ISN: Needed Reform – The Case of NATO

ISN: Needed Reform – The Case of NATO
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NATO’s attempts at re-legitimizing itself to better respond to the challenges of the contemporary international system remain a controversial subject. Prevailing global economic conditions are adding a new dimension to debates regarding the future shape of the alliance.

Prepared by: ISN staff

Yesterday we looked at how a changing international system is putting increasing strains on international organizations (IOs) . Our analysis was, in part, a realist one – i.e., two of the texts we examined not only argued that IOs continue to reflect the balance of power that exists in the world today, but that some of these entities have become demonstrably brittle in the face of new challenges to their traditional modus operandi .There are more than a few critics who argue that the current structure and objectives of the North Atlantic Treaty Organization (NATO) demonstrate the latter problem in spades. The organization’s defenders, of course, argue the opposite. They claim that NATO and the term ‘in crisis’ have always been synonymous with each other, and that the Alliance has had to reinvent itself before, most notably after the end of the Cold War. Indeed, while some Western analysts ushered in the 1990s by proclaiming it as ‘The End of History’, NATO’s supporters note that it embarked on a transformational process that remains very much a work-in-progress.

As part of this transformation, an alliance that had previously conducted few actual operations now not only did so, but increasingly did so in areas beyond the Euro-Atlantic heartland. Yet, far from illustrating how a transnational organization can function far afield without clear mission statements, NATO’s involvement in the Former Yugoslav Republic, Afghanistan, and more recently Libya, merely showcases some of the organization’s current adaptation problems. To explore this problem in greater detail today, let’s first consider Andrew T. Wolff’s The Structural and Political Crisis of NATO Transformation and then briefly analyze Christian Mölling’s Europe Without Defence.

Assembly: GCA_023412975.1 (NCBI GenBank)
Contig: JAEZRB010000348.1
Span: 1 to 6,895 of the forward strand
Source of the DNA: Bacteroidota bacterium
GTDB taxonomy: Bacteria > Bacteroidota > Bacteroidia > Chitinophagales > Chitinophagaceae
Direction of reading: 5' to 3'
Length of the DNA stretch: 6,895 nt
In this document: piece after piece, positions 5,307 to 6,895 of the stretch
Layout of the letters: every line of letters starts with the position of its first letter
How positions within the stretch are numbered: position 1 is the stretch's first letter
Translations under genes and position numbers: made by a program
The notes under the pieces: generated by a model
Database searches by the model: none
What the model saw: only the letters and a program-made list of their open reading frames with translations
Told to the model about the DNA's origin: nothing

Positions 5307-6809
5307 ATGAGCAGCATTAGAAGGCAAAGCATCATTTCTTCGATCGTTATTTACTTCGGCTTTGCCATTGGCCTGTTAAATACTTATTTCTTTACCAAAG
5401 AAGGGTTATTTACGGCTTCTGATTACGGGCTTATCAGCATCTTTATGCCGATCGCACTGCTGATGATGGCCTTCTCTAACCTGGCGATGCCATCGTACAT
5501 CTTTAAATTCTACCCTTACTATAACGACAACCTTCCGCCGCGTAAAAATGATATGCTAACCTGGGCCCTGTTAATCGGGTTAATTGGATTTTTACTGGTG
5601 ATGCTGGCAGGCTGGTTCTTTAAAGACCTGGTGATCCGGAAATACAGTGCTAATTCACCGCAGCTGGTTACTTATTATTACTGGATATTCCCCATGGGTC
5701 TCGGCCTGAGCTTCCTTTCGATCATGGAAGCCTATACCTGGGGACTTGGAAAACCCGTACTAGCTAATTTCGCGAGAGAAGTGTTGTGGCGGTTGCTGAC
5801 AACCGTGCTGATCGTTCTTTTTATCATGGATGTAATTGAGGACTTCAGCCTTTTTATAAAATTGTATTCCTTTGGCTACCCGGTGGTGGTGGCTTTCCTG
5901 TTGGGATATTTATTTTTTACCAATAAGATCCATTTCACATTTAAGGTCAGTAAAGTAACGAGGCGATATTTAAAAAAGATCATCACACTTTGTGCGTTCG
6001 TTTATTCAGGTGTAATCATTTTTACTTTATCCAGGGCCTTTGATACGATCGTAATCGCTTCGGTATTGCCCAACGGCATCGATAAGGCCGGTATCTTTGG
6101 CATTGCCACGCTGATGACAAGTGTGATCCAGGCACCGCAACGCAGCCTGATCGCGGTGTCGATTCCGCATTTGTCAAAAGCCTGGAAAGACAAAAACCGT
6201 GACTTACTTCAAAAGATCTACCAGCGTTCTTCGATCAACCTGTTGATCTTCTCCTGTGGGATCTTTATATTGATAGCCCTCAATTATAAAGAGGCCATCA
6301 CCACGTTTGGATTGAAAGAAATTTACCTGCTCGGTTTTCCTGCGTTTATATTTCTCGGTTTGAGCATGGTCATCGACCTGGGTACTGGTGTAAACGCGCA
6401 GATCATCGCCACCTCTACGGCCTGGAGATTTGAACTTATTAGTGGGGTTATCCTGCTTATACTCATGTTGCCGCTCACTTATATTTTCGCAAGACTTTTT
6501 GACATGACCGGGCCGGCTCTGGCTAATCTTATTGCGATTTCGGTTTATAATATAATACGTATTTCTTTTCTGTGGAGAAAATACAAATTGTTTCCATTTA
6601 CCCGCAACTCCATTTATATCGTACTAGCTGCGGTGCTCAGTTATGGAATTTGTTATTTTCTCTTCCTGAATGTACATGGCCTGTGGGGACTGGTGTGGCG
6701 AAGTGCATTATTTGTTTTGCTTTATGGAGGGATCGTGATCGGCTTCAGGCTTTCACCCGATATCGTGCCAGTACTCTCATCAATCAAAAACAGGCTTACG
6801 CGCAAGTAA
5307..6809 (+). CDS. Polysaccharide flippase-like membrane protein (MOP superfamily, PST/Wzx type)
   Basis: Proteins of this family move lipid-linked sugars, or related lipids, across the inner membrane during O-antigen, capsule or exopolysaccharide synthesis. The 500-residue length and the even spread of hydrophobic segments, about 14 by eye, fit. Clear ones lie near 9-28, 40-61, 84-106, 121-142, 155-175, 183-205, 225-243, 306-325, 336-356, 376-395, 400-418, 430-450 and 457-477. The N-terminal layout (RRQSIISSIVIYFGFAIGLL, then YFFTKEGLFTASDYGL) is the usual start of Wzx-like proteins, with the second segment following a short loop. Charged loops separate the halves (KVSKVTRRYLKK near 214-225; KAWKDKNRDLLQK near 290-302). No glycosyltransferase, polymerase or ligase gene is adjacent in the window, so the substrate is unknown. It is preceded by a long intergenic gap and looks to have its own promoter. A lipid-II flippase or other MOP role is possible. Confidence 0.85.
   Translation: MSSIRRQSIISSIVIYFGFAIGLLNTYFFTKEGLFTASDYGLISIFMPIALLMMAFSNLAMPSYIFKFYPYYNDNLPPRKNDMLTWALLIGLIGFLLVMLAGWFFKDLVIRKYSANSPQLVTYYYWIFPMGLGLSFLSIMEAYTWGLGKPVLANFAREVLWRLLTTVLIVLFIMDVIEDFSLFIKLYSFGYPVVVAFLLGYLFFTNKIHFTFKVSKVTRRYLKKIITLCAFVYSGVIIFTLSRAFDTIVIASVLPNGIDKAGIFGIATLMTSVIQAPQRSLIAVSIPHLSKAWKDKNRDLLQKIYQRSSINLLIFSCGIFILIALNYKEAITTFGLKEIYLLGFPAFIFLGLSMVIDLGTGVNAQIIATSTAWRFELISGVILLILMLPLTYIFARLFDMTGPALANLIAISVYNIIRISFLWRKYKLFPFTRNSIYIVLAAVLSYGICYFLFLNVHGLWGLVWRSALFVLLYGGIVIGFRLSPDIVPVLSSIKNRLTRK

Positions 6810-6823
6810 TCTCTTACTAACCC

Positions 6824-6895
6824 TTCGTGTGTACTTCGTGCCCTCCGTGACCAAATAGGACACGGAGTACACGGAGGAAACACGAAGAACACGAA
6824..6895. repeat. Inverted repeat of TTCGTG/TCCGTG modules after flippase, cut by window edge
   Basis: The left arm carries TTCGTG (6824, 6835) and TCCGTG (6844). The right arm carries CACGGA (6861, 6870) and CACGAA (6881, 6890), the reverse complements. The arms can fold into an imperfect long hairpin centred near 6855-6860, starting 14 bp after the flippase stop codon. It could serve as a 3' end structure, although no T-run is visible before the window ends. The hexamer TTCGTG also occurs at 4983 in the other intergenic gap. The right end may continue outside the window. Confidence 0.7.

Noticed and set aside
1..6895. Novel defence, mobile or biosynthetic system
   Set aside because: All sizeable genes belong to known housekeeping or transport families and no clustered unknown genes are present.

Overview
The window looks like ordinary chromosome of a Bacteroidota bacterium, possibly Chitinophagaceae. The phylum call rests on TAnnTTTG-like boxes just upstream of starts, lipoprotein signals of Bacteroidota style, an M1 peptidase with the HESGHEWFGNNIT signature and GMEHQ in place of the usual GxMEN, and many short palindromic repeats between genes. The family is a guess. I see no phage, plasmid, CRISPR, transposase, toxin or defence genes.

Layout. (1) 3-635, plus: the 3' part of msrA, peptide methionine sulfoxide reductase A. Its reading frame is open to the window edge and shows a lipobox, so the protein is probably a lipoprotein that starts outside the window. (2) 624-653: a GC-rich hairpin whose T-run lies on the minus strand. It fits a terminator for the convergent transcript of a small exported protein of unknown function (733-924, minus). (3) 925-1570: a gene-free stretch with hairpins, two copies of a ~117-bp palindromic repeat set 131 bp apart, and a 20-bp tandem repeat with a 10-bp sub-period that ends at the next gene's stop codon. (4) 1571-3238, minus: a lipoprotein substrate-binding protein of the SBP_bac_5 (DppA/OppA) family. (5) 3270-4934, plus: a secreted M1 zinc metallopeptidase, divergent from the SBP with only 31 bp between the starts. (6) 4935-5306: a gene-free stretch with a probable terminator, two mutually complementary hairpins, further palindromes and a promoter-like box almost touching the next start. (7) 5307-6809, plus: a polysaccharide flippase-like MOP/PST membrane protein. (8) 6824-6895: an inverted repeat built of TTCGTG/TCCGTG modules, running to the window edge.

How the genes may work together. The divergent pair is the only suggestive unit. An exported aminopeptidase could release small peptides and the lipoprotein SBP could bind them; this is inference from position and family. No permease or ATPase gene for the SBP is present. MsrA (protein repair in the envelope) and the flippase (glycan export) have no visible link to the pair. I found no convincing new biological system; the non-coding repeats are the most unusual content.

NATO’s Post-Cold War Transformation

Beginning in the early 1990s, NATO gamely sought to reflect the evolving realities of a post-Cold War international system by changing its ideology and practices.

1. It expanded its territory and membership, specifically into Central and Eastern Europe.

2. It attempted to reinvent itself as a global protector of democratic norms, which meant it now stressed Article 4 of its charter rather than the more familiar Article 5.

3. It practiced threat inflation – i.e., the Alliance eventually claimed that a multitude of new threats had emerged and that their complexity outstripped “the relatively simple dynamics of maintaining credible military forces along the old Iron Curtain.” Accordingly, NATO added the proliferation of weapons of mass destruction, terrorism, drug trafficking and the threat posed by failed states to its list of central security concerns.

These adjustments (and others) seem praiseworthy on the surface, but did they reflect a transnational organization effectively adapting itself to changing times, or did the adaptation itself – i.e., the ambitious attempt to balance both traditional and more novel objectives – result in new stresses rather than not? Wolff argues that the stresses on NATO actually multiplied, which illustrates that either/or thinking – either you reinvent yourself or you decline – is too tidy or simpleminded here.

Instead, let’s take the obvious case of NATO’s territorial expansion eastwards. While the threat posed by the Warsaw Pact had long since dissipated, the ready assimilation of the Baltic States and most of Central and Eastern Europe into a growing post-modern Kantian peace space had the effect of – surprise! – setting a suzerainty-minded Russia on edge. As a result, Boris Yeltsin – in an early attempt to overcome this encroachment by a Western ‘other’ on Russia’s near abroad – called for NATO to be superseded by a new collective security mechanism that included all the countries of greater Europe, including Russia. This proposal failed, or at least has failed so far, but tensions have evolved and remain over issues such as NATO’s interest in building a missile defense shield abutting Russia’s ‘sphere of interest’. So, as a result of updating its remit and broadening its territorial reach, an alliance which convinced itself it was merely becoming more responsive to changing circumstances actually created new sources of insecurity for itself by antagonizing the likes of Russia.